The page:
Articles | Volume 18, issue 11
Hydrol. Earth Syst. Sci., 18, 4721–4731, 2014

Special issue: High resolution monitoring strategies for nutrients in groundwater...

Hydrol. Earth Syst. Sci., 18, 4721–4731, 2014

Research article 28 Nov 2014

Research article | 28 Nov 2014

Comparison of sampling methodologies for nutrient monitoring in streams: uncertainties, costs and implications for mitigation

J. Audet1,4, L. Martinsen2, B. Hasler2, H. de Jonge3, E. Karydi1, N. B. Ovesen1, and B. Kronvang1 J. Audet et al.
  • 1Department of Bioscience, Aarhus University, Vejlsøvej 25, 8600 Silkeborg, Denmark
  • 2Department of Environmental Science, Aarhus University, Frederiksborgvej 399, 4000 Roskilde, Denmark
  • 3Sorbisense A/S, P.O. Box 10, 8830 Tjele, Denmark
  • 4Department of Aquatic Sciences and Assessment, Swedish University of Agricultural Sciences, P.O. Box 7050, 750 07 Uppsala, Sweden

Abstract. Eutrophication of aquatic ecosystems caused by excess concentrations of nitrogen and phosphorus may have harmful consequences for biodiversity and poses a health risk to humans via water supplies. Reduction of nitrogen and phosphorus losses to aquatic ecosystems involves implementation of costly measures, and reliable monitoring methods are therefore essential to select appropriate mitigation strategies and to evaluate their effects. Here, we compare the performances and costs of three methodologies for the monitoring of nutrients in rivers: grab sampling; time-proportional sampling; and passive sampling using flow-proportional samplers. Assuming hourly time-proportional sampling to be the best estimate of the "true" nutrient load, our results showed that the risk of obtaining wrong total nutrient load estimates by passive samplers is high despite similar costs as the time-proportional sampling. Our conclusion is that for passive samplers to provide a reliable monitoring alternative, further development is needed. Grab sampling was the cheapest of the three methods and was more precise and accurate than passive sampling. We conclude that although monitoring employing time-proportional sampling is costly, its reliability precludes unnecessarily high implementation expenses.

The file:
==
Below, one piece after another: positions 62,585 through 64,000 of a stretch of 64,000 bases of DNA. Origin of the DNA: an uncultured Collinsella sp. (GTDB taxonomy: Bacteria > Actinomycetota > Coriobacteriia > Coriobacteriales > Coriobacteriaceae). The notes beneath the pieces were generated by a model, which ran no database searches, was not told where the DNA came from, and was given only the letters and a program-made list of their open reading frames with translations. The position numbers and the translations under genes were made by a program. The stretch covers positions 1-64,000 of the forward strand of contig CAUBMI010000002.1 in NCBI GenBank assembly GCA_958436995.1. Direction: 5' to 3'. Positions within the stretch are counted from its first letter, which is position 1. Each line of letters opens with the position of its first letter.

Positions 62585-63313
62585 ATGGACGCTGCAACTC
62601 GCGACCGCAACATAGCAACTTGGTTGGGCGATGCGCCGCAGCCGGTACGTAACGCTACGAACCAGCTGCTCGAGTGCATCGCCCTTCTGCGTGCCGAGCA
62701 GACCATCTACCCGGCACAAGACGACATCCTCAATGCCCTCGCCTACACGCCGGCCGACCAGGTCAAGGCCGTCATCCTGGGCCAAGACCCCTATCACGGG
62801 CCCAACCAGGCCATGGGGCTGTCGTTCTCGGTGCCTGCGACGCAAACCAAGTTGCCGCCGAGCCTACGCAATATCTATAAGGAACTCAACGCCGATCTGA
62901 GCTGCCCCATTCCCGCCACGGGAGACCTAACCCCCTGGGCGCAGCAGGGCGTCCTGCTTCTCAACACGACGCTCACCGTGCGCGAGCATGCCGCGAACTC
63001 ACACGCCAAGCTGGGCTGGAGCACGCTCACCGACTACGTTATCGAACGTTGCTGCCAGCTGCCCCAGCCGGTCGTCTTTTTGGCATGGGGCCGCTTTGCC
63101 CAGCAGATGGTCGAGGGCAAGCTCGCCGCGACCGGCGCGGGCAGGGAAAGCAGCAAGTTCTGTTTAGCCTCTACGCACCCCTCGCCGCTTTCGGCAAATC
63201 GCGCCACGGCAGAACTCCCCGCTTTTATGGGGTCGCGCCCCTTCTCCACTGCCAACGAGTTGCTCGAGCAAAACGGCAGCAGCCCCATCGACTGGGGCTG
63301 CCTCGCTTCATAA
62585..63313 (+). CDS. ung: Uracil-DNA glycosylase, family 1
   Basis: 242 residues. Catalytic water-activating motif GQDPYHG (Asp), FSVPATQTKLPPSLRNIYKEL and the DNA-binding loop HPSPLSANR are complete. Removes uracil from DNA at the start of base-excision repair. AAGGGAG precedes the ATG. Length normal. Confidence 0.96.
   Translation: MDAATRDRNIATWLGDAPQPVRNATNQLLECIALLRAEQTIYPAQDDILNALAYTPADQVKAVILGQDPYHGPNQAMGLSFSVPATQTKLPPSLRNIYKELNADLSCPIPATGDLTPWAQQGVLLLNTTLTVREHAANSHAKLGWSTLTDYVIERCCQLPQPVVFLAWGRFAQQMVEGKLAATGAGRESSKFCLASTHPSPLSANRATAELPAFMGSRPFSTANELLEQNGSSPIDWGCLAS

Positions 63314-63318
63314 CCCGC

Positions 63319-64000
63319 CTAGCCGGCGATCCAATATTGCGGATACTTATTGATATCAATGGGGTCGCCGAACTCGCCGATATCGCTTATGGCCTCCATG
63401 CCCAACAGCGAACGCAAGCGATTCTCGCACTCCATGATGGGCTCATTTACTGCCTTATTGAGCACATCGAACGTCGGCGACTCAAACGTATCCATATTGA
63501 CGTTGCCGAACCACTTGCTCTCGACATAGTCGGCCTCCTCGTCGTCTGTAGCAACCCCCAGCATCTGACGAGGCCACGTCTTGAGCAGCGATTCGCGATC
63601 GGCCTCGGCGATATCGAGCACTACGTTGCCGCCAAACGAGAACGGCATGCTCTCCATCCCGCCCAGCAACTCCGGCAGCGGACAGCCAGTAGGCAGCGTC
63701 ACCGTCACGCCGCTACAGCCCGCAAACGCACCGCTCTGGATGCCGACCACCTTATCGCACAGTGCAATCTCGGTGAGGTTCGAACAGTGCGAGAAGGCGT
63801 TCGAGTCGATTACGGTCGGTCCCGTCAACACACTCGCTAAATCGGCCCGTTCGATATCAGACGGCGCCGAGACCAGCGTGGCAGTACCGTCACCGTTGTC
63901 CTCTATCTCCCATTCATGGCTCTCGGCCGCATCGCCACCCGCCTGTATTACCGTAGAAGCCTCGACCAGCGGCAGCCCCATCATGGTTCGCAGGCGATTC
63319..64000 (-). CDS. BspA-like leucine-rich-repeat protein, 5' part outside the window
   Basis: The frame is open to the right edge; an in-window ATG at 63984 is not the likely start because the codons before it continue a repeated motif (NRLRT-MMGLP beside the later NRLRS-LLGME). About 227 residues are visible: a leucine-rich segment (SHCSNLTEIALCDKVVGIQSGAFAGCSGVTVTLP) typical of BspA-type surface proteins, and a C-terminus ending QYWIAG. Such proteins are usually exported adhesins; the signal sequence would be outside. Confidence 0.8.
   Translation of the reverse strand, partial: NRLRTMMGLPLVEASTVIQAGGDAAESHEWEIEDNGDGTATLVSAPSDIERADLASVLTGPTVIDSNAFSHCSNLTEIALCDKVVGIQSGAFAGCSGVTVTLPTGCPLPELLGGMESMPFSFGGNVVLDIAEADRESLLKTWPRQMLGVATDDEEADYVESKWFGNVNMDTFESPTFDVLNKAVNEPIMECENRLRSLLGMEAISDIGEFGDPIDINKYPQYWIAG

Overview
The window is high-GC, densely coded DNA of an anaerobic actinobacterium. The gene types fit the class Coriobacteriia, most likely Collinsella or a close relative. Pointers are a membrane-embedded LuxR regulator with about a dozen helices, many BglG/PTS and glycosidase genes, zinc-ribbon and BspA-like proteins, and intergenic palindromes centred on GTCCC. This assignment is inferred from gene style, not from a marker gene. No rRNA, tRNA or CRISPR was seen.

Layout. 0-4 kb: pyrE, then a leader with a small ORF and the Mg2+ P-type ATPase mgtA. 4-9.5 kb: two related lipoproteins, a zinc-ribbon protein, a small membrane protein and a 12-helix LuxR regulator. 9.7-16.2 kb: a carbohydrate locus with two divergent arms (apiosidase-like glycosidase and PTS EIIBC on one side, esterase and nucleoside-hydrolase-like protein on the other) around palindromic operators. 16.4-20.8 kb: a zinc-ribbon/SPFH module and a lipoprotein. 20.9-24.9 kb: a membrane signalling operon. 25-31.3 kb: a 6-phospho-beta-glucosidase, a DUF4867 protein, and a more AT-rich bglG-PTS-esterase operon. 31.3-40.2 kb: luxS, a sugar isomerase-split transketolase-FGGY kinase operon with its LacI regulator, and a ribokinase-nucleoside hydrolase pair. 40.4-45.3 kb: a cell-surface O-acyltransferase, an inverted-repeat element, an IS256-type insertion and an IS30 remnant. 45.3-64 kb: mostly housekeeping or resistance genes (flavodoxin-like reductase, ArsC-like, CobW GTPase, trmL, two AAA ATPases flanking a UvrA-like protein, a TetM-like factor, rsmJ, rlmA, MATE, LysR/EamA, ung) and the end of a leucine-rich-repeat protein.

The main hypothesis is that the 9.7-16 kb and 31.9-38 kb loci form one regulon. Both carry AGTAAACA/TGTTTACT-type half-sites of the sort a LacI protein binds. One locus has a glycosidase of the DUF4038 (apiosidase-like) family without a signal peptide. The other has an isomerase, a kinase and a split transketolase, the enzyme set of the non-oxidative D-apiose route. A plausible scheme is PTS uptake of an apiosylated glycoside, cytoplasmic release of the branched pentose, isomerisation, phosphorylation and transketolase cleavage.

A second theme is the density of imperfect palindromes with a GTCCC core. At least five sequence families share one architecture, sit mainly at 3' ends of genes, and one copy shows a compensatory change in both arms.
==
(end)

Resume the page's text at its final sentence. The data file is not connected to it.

Short summary
The mitigation of excess nitrogen and phosphorus in river waters requires costly measures. Therefore it is essential to use reliable monitoring methods to select adequate mitigation strategies. Here we show that more development is needed before passive samplers can be considered as reliable alternative for sampling nutrients in stream. We also showed that although continuous sampling is expensive, its reliability precludes unnecessarily high implementation costs of mitigation measures.